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Oil settles higher, spurred by Russia-Ukraine drama, FOMC minutes

Crude staged a rally on Wednesday as rising tension between Russia and Ukraine overshadowed the bearish impact of a substantial rise in crude oil stockpiles in the United States.

While the Ukraine crisis may not directly impact global oil supplies and trade, the risk premium on oil is rising as investors worry the Kremlin's standoff with the West could quickly take a turn for the worse.

Russia dismissed as "groundless'' concerns in Kiev and the West over the presence of its troops near the border with Ukraine, saying they posed no threat, and accused Washington of fueling tension in the region. U.S. Secretary of State John Kerry on Tuesday said Russian agents and special forces were stirring separatist unrest in eastern Ukraine.

Source: Denver International Airport

U.S. crude inventories rose by 4 million barrels in the week to April 4, data from the Energy Information Administration (EIA) showed, compared with analysts' expectations for an increase of 1.3 million barrels.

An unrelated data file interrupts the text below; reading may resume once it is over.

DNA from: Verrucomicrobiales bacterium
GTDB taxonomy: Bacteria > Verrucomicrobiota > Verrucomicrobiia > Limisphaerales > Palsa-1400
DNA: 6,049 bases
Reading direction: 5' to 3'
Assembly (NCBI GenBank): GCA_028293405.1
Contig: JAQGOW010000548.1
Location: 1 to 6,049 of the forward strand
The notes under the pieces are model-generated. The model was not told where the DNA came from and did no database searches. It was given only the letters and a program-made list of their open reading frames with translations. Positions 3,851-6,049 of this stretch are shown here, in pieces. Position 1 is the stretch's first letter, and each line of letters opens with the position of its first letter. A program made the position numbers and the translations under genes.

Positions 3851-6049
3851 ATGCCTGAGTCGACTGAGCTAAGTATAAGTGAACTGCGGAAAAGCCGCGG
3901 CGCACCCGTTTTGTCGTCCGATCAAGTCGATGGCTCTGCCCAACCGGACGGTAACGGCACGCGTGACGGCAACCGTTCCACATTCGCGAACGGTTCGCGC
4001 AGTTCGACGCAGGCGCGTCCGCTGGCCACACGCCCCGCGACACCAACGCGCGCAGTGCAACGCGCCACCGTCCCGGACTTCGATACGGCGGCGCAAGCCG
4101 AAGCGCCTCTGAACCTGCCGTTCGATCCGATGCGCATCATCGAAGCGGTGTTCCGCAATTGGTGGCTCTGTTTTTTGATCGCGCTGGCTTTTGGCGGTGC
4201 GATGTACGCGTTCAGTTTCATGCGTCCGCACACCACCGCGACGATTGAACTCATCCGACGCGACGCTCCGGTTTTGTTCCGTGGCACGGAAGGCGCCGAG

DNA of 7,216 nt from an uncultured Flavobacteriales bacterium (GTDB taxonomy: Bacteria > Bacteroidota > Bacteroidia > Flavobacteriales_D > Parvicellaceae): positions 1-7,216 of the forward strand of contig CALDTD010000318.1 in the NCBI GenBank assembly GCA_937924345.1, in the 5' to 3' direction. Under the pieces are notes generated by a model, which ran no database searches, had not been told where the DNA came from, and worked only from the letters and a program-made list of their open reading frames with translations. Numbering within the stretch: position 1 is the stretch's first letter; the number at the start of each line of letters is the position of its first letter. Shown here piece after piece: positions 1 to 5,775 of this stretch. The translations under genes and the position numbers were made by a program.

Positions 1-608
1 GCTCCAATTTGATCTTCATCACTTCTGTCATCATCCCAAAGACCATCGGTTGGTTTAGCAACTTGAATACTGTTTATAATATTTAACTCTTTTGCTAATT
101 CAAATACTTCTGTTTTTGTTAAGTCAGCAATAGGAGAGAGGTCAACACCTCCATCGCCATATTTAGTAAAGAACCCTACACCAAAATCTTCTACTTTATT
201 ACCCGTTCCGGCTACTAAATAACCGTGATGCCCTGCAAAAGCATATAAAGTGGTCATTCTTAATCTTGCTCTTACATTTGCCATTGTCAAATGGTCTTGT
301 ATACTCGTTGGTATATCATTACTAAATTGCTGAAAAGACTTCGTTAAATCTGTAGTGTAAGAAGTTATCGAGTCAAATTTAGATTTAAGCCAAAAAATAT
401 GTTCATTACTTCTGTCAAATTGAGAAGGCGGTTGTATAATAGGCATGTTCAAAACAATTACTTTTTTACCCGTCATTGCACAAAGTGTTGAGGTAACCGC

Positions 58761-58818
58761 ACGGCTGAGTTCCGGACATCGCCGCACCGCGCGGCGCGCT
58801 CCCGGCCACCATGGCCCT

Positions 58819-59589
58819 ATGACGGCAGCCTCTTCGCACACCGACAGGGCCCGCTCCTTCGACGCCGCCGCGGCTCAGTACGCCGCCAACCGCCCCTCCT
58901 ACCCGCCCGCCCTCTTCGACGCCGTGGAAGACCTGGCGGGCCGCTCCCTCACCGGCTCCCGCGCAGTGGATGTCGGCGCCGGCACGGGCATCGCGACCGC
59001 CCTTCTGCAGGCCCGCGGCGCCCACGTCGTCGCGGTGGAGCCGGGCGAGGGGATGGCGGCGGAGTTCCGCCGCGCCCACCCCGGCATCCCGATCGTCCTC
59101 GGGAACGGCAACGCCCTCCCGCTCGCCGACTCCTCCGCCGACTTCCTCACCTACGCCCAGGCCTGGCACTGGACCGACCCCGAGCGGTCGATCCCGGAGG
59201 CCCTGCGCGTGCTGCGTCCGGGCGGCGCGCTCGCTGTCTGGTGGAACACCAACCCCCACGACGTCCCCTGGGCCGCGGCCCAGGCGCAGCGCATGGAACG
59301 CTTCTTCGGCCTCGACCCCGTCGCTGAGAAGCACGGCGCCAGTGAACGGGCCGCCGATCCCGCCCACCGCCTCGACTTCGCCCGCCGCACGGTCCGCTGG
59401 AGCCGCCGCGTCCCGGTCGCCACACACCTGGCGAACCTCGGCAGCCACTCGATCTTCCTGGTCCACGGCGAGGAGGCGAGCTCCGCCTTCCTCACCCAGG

Figures released on Tuesday from industry group the American Petroleum Institute showed a build of 7.1 million barrels. But a steeper-than-expected fall in gasoline stocks is setting a floor under the U.S. oil benchmark as the drawdown adds to evidence of a broad economic recovery and robust demand as summer driving season gets underway. U.S. gasoline stocks fell by 5.2 million barrels, according to the EIA, compared with expectations of a 700,000 barrel decline.

Brent crude rose 20 cents to near $108 a barrel. U.S. oil shrugged off pressure from the inventory data, rising $1.04 to settle at $103.60, its highest close since early March. Crude held gains after the Federal Reserve's minutes showed the policy committee thought its former guidance on unemployment was "outdated."

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